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Markkula Center for Applied Ethics

Hiring Tips to Evaluate Ethics

Two hands reaching across a table in a handshake. The reflection of their hands can be seen in the glass tabletop.

Two hands reaching across a table in a handshake. The reflection of their hands can be seen in the glass tabletop.

Sarah Cabral

Sarah Cabral is a senior scholar for business ethics with the Markkula Center for Applied Ethics at Santa Clara University. Views are her own.


Is it possible to test for ethical behavior during the interview process? This question produced a lively conversation when recently posed to the Leadership and Business Ethics Advisory Council of the Markkula Center for Applied Ethics.

There are many reasons to be cynical regarding both the legality and effectiveness of any kind of ethics test. The legality of a test for ethical behavior is likely to be challenged, because if the test has a disparate impact on certain groups of people, then it will not hold up. If questions related to ethical behavior are posed to previous employers, they may be understandably dodged. Labor laws in some states allow employees to sue their former employers if they provide false or unsolicited information to prospective employers that prevent them from being hired. 

Questions about how an applicant ethically managed herself could potentially be avoided out of a desire to stick to obviously true or false statements (Looking at What’s Behind Unethical Behavior). Anecdotally, it was noted in the council meeting that sometimes those who talk about integrity or ethics the most during an interview can end up being one of the worst actors in a company. 

However, there was general agreement that simply asking questions related to ethics in the interview process will indicate who is willing to engage in conversations about ethics and who is overly confident. Of course, everyone is likely to respond affirmatively to the direct question, “Are you ethical?” Therefore, questions must be open ended. The following prompt will require an applicant to reference personal experience:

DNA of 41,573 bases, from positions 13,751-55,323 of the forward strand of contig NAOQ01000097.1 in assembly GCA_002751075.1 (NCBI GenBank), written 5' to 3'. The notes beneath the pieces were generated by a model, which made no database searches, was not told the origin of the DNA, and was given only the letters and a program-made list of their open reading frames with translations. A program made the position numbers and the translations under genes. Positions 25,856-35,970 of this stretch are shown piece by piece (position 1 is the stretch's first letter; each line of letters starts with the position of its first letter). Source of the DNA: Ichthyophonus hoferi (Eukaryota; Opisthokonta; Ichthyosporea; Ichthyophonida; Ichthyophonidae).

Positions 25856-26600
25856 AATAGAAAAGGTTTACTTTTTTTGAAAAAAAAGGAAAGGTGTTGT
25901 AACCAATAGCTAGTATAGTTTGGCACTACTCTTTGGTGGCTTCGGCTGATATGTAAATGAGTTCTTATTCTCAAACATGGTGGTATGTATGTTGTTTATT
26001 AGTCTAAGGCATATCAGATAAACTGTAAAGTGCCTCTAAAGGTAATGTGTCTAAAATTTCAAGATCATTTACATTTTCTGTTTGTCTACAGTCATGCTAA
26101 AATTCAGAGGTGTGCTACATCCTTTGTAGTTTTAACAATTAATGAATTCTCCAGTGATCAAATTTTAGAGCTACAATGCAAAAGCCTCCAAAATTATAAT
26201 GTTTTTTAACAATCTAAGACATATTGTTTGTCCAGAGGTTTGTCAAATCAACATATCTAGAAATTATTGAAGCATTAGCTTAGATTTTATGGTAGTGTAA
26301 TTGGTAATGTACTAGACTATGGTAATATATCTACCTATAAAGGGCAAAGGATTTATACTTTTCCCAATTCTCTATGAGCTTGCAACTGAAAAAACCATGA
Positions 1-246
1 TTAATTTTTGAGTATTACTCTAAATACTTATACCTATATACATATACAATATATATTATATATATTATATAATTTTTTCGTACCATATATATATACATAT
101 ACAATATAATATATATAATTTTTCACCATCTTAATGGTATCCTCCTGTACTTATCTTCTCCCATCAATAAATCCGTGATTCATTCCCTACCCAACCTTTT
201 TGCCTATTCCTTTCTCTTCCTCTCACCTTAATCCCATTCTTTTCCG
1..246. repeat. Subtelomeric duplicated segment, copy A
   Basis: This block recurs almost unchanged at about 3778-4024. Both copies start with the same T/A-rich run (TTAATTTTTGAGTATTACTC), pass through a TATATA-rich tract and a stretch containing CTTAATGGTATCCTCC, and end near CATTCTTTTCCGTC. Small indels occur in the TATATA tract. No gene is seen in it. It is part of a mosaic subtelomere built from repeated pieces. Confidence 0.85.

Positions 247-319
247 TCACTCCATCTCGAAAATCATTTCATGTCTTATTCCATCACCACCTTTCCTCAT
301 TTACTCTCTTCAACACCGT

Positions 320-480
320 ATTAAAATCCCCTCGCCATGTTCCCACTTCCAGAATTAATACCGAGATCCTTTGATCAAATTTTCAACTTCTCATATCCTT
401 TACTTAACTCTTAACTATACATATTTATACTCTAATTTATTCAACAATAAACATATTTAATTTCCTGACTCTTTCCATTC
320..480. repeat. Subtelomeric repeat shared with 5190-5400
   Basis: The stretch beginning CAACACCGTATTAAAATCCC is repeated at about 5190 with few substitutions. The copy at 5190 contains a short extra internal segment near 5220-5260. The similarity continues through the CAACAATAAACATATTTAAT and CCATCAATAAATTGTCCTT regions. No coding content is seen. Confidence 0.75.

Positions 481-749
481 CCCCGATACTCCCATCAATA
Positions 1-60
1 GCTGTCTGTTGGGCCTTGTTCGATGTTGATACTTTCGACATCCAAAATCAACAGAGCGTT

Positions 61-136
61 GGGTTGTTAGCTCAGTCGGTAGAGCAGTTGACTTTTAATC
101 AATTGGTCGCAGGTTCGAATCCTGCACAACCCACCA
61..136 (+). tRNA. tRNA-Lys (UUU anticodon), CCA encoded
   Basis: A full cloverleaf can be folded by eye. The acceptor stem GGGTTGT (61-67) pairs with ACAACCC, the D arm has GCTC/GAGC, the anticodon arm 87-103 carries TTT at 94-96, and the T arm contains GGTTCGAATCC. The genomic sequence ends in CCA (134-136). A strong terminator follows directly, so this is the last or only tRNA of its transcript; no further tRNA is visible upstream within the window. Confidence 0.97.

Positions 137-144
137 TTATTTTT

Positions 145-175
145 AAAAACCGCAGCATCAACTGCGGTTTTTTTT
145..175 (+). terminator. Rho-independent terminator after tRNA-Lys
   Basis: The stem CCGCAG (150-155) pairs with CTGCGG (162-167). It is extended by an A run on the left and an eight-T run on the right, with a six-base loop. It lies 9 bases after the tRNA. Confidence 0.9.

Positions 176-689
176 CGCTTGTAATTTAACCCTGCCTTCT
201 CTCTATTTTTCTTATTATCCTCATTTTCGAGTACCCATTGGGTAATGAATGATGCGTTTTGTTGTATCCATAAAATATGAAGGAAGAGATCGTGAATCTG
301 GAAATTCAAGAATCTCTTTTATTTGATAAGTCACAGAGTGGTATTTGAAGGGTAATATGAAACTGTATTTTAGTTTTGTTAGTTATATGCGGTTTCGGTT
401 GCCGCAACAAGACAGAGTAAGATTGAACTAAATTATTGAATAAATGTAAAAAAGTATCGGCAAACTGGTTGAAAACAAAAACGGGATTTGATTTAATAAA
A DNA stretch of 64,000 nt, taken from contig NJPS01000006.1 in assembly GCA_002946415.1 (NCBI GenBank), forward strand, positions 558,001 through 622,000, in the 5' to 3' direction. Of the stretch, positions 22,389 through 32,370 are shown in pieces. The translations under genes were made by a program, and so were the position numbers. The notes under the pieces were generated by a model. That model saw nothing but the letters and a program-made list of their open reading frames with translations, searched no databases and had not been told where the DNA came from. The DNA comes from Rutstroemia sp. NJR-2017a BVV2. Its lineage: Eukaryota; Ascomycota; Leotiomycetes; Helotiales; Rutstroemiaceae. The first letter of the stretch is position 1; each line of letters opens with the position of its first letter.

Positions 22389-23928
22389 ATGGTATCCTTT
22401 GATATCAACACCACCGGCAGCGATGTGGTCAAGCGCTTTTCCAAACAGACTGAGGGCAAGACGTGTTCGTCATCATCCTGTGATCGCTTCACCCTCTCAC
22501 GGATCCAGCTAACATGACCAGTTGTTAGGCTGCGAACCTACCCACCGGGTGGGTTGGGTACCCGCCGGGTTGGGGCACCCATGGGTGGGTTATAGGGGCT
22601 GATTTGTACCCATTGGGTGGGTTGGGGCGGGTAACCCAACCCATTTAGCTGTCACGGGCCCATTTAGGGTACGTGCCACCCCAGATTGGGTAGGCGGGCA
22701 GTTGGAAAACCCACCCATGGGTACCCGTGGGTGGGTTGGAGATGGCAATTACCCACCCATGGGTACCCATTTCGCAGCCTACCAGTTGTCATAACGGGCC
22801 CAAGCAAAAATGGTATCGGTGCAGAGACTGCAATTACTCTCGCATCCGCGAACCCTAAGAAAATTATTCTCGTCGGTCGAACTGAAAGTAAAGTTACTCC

“Give me an example of a time you faced an ethical dilemma and describe how you handled it.” 

If the interviewee says that she has never faced an ethical dilemma, then that is concerning for it indicates a blindness to the reality that moral judgements are unavoidable. According to Patricia Harned, president of the Ethics Resource Center, by asking how the applicant handled the situation, the interviewer can learn if she took action and what corporate resources she utilized in addressing the issue.     

Asking questions related to ethics also signals to the prospective employee that ethics are important to the company. Conversely, interviewers can attempt to uncover whether or not ethics are important to the applicant by asking:

“What do you think about our core values?” and “How do our core values compare with those of your previous company?”

The answer will indicate whether the applicant researched this information prior to the interview. The response will also tell the interviewer if and how the interviewee was engaged with the core values of her previous company, if they even made an impression.  

Additional strategies that can be used to determine the ethical behavior of an applicant involve using LinkedIn to find mutual connections in order to get an “off-the-record” perspective and building ethical questions into case studies used during the interview process. 

The risk that unethical employees pose to a corporation justify the inclusion of a few good questions related to ethics in the interview process. 


May 3, 2023

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